Tuesday, December 31, 2013

black-eyed pea cakes

It's the last day of 2013.  I normally feel weird and fussy on December 31, looking back over the year and inventing things I should've done more/less/differently.  This year I feel content.  I did my best.  Maybe that's the blessing of getting older, wiser, gentler on yourself.  I hope you feel content today. 

One of the many gifts of this year was in friendships, and I've learned to cook (you might have noticed) for friends with special diets, especially gluten-free and dairy-free regimens.





They say you're supposed to eat hoppin john for good luck in the new year.  As far as I can tell, that's just a spoonful of black-eyed peas.  I don't know anyone who does that.  Nothing against black-eyed peas.  I'm from the South, after all, and that's a legit vegetable.  (I also love pink-eyed or pink lady peas, if you can find those in your supermarket.)


What's better, and what can be modified to suit almost any diet, is black-eyed pea cakes.  They are hearty enough to serve as a vegetarian entree and flexible enough to modify for appetizers.  I've done both.  This recipe is as friendly as they come-- Try substituting ingredients you love.  What you are looking for is a semi-chunky, slightly wet patty before you fry.  Don't overprocess or it will be pasty.

This recipe grew out of modifications to suit the diet of a gluten-intolerant friend with an infant with even more rigorous restrictions.  It's vegetarian and uses garbanzo bean flour instead of all-purpose flour.  You can find garbanzo bean flour (made from chick peas) in most grocery stores now, if you poke around, or at Whole Foods and speciality stores.  It has a flavor and texture that work well in this recipe and doesn't get gummy the way regular flour might.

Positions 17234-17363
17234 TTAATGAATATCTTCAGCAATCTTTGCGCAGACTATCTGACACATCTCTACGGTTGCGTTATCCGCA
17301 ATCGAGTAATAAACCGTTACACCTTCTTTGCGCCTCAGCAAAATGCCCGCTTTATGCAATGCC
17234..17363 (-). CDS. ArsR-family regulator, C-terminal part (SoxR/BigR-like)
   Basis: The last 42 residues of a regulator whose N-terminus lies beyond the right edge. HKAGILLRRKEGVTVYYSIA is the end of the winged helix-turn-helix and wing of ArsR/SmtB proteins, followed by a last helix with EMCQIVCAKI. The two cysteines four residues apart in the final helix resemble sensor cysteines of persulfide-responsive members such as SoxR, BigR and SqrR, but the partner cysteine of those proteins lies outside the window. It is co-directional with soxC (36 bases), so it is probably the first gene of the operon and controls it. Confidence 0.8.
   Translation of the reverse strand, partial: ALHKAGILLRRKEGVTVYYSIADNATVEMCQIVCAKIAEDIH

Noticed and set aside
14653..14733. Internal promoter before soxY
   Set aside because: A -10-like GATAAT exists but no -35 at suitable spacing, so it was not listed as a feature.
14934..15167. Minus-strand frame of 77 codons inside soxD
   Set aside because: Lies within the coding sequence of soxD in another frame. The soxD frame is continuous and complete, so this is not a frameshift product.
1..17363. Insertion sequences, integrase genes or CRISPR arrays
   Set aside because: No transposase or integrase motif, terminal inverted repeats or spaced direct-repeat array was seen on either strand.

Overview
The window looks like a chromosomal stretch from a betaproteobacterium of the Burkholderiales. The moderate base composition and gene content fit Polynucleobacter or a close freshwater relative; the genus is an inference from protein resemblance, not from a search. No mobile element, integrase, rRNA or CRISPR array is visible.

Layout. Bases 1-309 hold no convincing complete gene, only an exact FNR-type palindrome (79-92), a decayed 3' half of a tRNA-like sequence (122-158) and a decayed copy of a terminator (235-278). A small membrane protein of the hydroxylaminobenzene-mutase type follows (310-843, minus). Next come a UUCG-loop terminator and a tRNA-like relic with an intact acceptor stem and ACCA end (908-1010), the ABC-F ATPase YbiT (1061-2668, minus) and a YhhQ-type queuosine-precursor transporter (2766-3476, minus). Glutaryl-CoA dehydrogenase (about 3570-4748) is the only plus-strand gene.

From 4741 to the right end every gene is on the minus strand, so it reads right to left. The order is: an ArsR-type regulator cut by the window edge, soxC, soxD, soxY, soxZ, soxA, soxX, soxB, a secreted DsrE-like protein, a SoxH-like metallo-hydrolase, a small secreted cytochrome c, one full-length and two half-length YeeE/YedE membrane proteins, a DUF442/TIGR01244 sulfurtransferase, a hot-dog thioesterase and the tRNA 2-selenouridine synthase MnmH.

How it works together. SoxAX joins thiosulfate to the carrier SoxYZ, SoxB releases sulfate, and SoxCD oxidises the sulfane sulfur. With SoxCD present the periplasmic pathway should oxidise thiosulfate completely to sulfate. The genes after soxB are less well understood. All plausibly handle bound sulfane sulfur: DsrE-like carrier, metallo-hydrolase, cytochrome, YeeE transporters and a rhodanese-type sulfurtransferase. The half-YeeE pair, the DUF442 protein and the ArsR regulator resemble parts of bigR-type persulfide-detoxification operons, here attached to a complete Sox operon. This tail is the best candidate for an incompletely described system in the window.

Have a glass of champagne and toast to your best in 2013.  I'm so excited to cook for you next year.  The recipe for black-eyed pea cakes follows.

Saturday, December 21, 2013

brown sugar and spice pound cake

I have a favorite holiday tradition with a dear friend who lives nearby.  For years we've gathered on a Saturday in December to bake and catch up on the year.  


Usually cookies, but not always.  Sometimes it's sugar cookies from the roll or from scratch. Sometimes the recipes turn out great; sometimes utter disasters (like my caramels that never set up-- soft ball candy thermometer-watching is probably not the best to do while gabbing and distracted). Sometimes a family recipe, like my great-grandmother's pecan balls, which came out a little lot dry.  Sometimes something goofy. 

Sometimes it snows and it's magic.  

This year, this morning, we met at my house and I picked the most low-stakes recipe I could think of:  dog cookies.  We are tired.  And it wasn't snowing.  It was 70 degrees outside.  Maybe not the most holiday spirit we've enjoyed on our baking day.  But it was special to be together and going through the motions just the same, because we always do, because we are friends, because it's Christmas. 

My dog cookies turned out fine, or at least our dogs think so.  And they are great for gifting in mason jars tied up with string.  I'll share the recipe with you below.